Aya AL-ibraheemi1, Mustafa Zakaria2*, Mohamed Zarqaoui3, Mohamed Ennaji4, Wassym R Senhaji5, Ritu S Santwani6, Nisrine En-naciri7, Hafida Tarik7, Romaissa Boutiche8 and Noureddine Louanjli9
1Embryologist, Graduated from University of Nottingham, United Kingdom, with a MMedSci Degree in Assisted Reproductive Technology and a Researcher in the Art Irifiv Scientific Research Group, UK
2Head of LABOMAC Laboratory of Clinical Analysis and Assisted Reproductive Technology IRIFIV Fertility Center, AFC Fertility Center - Executive Vice President of the ART IRIFIV Scientific Research Group (AISRG) Casablanca, Morocco
3Endoscopic Surgery Obstetrics and Gynecology FR, Coordinator of IRIFIV Fertility Center, Head of the ART IRIFIV Scientific Research Group (AISRG) Casablanca, Morocco
4Senior Clinical Embryologist at IRIFIV Fertility Center, Member of the Scientific Research Group and Researcher in the Scientific Research Group, Casablanca, Morocco
5Gynecologist and Obstetrician, Endoscopic Surgeon and Fertility Expert, A Research in Art Irifiv Scientific Research Group Associated Practitioner at IRIFIV Fertility Center – Casablanca, Morocco
6Gynaecologist and Obstetrician, ART-Singapore, Honorary Professor, Obs and Genec - VIMS Medical College, Garjula – India Society for Assisted Reproduction (ISAR).is a researcher in the Art Irifiv Scientific Research Group, India
7Senior Clinical Embryologist, Laboratory IVF Agadir, Souss-Massa, Member of the Scientific Research Group and Researcher in the Scientific Research Group, Agadir, Morocco
8Senior Clinical Embryologist, Laboratory IVF Algeria, Rotaby Fertility Center Algiera - Algiers, Member of the Scientific Research Group and researcher in the Scientific Research Group, Algeria
9Reproductive Biology, and Assisted Reproductive Technology, Consultant at IRIFIV Fertility Center, Administrative Deputy and Writer for the ART IRIFIV Scientific Research Group (AISRG) Casablanca, Morocco
*Corresponding Author: Mustafa Zakaria, Consultant at IRIFIV Fertility Center, Administrative Deputy and Writer for the ART IRIFIV Scientific Research Group (AISRG), Casablanca, Morocco.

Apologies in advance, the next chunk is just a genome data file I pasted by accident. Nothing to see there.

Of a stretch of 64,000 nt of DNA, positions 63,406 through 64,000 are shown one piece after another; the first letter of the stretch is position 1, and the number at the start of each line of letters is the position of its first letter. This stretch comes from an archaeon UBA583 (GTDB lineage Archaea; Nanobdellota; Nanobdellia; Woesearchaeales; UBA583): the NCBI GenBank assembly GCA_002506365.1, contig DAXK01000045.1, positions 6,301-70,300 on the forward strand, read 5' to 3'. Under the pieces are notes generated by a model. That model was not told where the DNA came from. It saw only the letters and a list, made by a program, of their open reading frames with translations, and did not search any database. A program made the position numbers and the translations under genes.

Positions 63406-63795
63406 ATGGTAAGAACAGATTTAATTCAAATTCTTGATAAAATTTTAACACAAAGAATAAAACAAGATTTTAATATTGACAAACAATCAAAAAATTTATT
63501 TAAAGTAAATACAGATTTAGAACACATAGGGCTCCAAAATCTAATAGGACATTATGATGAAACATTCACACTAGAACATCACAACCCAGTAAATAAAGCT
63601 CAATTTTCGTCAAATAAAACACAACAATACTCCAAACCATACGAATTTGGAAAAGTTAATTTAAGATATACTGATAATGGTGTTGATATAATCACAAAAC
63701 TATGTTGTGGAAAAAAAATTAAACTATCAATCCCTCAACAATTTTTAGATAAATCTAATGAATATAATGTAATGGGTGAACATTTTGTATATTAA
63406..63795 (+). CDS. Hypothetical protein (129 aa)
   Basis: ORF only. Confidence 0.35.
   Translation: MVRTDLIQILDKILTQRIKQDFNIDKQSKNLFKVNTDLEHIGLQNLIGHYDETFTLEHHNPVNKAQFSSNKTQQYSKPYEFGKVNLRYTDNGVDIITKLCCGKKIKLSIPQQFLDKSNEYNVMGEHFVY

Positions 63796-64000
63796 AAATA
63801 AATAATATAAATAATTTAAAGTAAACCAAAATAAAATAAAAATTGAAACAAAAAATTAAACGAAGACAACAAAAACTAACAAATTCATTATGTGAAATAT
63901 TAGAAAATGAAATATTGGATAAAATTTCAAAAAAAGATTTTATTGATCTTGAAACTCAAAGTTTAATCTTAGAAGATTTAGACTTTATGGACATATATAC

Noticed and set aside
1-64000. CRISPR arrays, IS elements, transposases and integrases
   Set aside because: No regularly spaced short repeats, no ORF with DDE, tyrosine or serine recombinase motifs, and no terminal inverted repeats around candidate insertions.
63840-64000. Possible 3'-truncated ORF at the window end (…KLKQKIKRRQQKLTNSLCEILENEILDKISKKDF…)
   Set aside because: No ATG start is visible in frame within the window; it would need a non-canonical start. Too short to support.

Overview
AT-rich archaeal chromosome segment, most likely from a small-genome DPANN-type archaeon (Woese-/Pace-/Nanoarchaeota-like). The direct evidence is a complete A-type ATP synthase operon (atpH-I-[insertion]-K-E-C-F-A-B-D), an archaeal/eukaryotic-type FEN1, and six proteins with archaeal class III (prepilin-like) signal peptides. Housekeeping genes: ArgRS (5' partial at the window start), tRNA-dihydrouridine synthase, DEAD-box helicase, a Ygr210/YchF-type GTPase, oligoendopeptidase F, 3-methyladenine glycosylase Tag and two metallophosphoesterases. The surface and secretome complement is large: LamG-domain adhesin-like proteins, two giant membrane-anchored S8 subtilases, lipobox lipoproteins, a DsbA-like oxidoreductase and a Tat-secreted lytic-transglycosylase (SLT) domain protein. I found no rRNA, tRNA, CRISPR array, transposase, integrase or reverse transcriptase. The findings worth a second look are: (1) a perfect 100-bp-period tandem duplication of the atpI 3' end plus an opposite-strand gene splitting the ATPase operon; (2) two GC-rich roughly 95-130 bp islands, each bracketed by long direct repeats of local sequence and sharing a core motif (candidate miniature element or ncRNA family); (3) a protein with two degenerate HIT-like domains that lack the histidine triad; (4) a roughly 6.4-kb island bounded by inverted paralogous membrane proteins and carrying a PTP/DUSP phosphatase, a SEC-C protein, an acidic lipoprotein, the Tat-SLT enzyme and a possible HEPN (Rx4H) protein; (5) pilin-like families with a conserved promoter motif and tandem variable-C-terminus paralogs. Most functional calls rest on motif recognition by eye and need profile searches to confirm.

Received: January 15, 2021; Published: January 28, 2021
Male infertility count for almost 30% of the total cases of infertility. Male infertility can be caused by several and various factors such as environmental, genetics and hormonal factors. Male infertility can be diagnosed through semen sample analysis; a fresh semen sample can indicate different semen abnormalities. A semen sample can indicate Azoospermia, Cryptozoospermia (Co) or Severe Oligozoospermia (ESO), who can cause infertility in male. It is challenging for an andrologist to distinguish between ESO and CO in clinic diagnose since both of them show no sperm in the sample in the initial sample test. In Cryptozoospermia or Severe Oligozoospermia, cryopreservation plays a significant part in preserving male fertility by freezing the individual sperm.
Keywords: Male Infertility; Semen Analysis; Abnormal Semen Sample; Cryptozoospermia and Cryopreservation
Citation: Mustafa Zakaria., et al. “Male Infertility in Cryptozoospermia or Severe Oligozoospermia is sperm Useful Cryopreservation”. Acta Scientific Women's Health 3.2 (2021): 51-56.
Copyright: © 2021 Mustafa Zakaria., et al. This is an open-access article distributed under the terms of the Creative Commons Attribution License, which permits unrestricted use, distribution, and reproduction in any medium, provided the original author and source are credited.